“It’s simple economics. We have to ask our customers to pay a little bit more of what it costs to run the service,” Littman said. “The alternative is to cut service, and no one wants to retrench.”

The MTA -- whose board could vote on the hike as early as May 24 -- also rejects the argument that reducing fares would help. They say extra riders would only further drain resources and not significantly increase revenues.

The prospect of increased fares are leaving some bus riders steaming.

“It seems like the hikes are hurting the most vulnerable,” said Rosa Calles, a 62-year-old part-time housekeeper who commutes by bus from Highland Park to West Los Angeles. Her annual household income is $16,000, and she could see her $12 monthly senior pass rise to $37.50 by July and $60 by 2009.

Melissa Zacharias, a biology student at Santa Monica College, worried about how she would manage the 25-mile commute from her home in South Gate. Her family has no car and would see her $30 college monthly pass rise to $52.50 by July and $84 in 2009.

“I mean, I barely have enough money now to pay for the bus,” said Zacharias, waiting for a Red Line train at Union Station on a recent afternoon. “I think I would have to carpool with more people. It’s tough trying to pay for college alone.”

But John King, who uses bus and rail to commute from Hollywood to his sales job in North Hollywood, said he is willing to pay more if the MTA can improve service.

“The transit system has made a lot of headway and gotten better, but it’s going to have to get better if they are raising fares,” said King, 43. “Hopefully they will use the extra money to fix up the buses.”

Other bus and rail systems in California have raised fares in recent years, but in at least three counties, the hikes have been less dramatic.

In San Bernardino County, bus fares are scheduled to rise in July -- but by a much smaller percentage than what the MTA is proposing. In 2005, Riverside Transit Agency approved a modest increase in fares.

Ridership declined by 11% after the fare hike but recovered after about a year.

In Orange County, officials raised bus fares in 2005 -- the first hike in 14 years -- but still less than what the MTA is proposing.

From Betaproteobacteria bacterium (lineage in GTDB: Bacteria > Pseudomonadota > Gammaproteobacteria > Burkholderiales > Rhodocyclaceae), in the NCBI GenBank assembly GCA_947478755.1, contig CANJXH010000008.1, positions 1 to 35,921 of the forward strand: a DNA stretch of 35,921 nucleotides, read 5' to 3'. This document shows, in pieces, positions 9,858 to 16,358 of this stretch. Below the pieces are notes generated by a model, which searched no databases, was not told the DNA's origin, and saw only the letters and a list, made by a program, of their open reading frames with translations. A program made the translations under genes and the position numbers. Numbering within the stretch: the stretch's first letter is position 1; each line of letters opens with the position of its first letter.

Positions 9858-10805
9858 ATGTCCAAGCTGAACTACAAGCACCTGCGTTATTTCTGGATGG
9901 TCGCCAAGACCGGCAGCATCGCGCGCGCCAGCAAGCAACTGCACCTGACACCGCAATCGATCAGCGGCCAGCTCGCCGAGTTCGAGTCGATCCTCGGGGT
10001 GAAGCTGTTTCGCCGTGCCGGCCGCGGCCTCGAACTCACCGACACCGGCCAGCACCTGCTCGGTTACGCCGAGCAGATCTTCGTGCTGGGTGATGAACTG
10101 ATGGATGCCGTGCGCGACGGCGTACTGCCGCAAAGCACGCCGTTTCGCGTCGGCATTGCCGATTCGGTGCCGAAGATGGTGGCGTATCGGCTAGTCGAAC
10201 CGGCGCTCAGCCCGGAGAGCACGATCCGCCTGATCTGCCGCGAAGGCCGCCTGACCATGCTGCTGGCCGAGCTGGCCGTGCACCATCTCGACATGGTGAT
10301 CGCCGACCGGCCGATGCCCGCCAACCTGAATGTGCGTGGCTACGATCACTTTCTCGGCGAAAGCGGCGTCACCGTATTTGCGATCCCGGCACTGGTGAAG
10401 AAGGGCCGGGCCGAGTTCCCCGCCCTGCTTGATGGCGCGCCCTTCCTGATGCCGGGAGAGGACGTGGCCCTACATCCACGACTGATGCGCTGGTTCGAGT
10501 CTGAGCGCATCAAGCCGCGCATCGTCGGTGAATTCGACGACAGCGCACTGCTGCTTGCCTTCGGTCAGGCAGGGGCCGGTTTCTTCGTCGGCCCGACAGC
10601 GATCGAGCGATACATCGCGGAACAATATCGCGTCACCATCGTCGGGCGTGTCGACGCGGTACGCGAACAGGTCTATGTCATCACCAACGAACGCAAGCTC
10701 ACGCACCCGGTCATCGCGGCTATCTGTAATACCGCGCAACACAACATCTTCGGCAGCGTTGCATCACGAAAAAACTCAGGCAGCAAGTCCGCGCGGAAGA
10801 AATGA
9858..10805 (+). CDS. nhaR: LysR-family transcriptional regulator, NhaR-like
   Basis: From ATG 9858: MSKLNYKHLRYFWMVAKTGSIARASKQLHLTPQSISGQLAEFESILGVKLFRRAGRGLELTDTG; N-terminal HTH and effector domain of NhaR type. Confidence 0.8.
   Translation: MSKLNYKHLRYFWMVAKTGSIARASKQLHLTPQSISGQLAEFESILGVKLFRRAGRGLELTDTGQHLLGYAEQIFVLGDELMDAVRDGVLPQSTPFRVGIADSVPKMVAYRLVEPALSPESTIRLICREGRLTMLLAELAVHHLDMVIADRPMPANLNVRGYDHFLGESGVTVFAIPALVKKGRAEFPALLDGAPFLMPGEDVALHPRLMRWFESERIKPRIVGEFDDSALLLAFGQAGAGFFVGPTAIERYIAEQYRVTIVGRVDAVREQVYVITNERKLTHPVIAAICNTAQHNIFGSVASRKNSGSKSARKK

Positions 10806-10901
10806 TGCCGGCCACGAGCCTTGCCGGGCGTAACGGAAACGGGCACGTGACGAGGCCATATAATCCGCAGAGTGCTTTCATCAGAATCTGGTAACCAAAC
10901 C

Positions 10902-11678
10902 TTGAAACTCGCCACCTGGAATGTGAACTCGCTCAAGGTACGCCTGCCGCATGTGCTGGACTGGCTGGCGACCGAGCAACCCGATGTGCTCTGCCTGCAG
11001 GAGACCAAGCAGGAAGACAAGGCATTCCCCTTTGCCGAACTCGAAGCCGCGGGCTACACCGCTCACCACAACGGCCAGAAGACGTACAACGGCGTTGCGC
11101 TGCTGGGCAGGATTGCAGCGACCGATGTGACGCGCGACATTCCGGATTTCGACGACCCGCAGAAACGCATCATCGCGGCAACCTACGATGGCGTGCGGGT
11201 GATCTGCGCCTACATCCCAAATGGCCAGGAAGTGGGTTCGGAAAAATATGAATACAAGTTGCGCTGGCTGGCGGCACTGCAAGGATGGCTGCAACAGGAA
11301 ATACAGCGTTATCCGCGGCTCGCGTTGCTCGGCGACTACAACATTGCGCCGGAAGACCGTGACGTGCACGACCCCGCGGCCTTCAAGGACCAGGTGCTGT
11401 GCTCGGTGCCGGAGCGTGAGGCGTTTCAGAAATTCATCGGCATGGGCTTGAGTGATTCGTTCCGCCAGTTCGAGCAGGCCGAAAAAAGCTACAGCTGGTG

The fare hike proposal caused some transit experts to question the wisdom of the MTA’s huge investment in rail. The agency is building two rail projects -- the Expo Line to Culver City and the Gold Line extension to East L.A. at a total cost of about $1.5 billion.

“You see how crowded the buses are, and yet ... the Gold Line at 4 in the afternoon is practically empty,” said Joel Kotkin, a Los Angeles resident and author of “The City: A Global History.”

“Obviously the buses are in demand much more than the more expensive stuff, so why aren’t we putting more money into the buses?” Kotkin said. “It seems to be unconscionable we could be raising fares so a few yuppies from Santa Monica can go downtown on the subway.”

MTA officials respond that while rail accounts for about 17% of ridership, it is growing and is a key to moving people in the future as the rail network expands.

Taylor, of the UCLA Institute of Transportation Studies, said the MTA could charge long-distance riders more and short-distance passengers less if customers used pre-paid “smart cards,” embedded with computer chips, to deduct fares. Long-distance riders tend to be wealthier and tend to ride during rush hour, Taylor said, while short-distance riders are more likely to be lower income and tend to ride during off-peak times.



MTA fares

Percent of riders who use:

Daily pass: 29.7%

Monthly senior pass: 14.5%

Monthly and other: 33.1%

Cash: 11.9%

Weekly pass: 10.8%

Note: Fiscal year 2006


Source: Los Angeles County MTA



Fare hikes planned

The Metropolitan Transportation Authority has proposed a sweeping series of fare hikes to take effect in July and in 2009. The MTA board of directors will hold a public hearing at its downtown offices May 24 to consider the changes.

*--* Monthly Daily Weekly Monthly senior Cash pass pass pass pass Current $1.25 $3.00 $14.00 $52.00 $12.00 As of July 1* 1.25 5.00 20.00 75.00 37.50 January 2009* 2.00 8.00 32.00 120.00 60.00


Other cities, current fares

*--* Monthly Daily Weekly Monthly senior Cash pass pass pass pass Chicago 2.00 5.00 20.00 75.00 35.00 New York 2.00 7.00 24.00 76.00 38.00 San Francisco 1.50 11.00 15.00 45.00 10.00




Sources: Los Angeles County MTA, San Francisco Municipal Transportation Agency, New York MTA, Chicago Transit Authority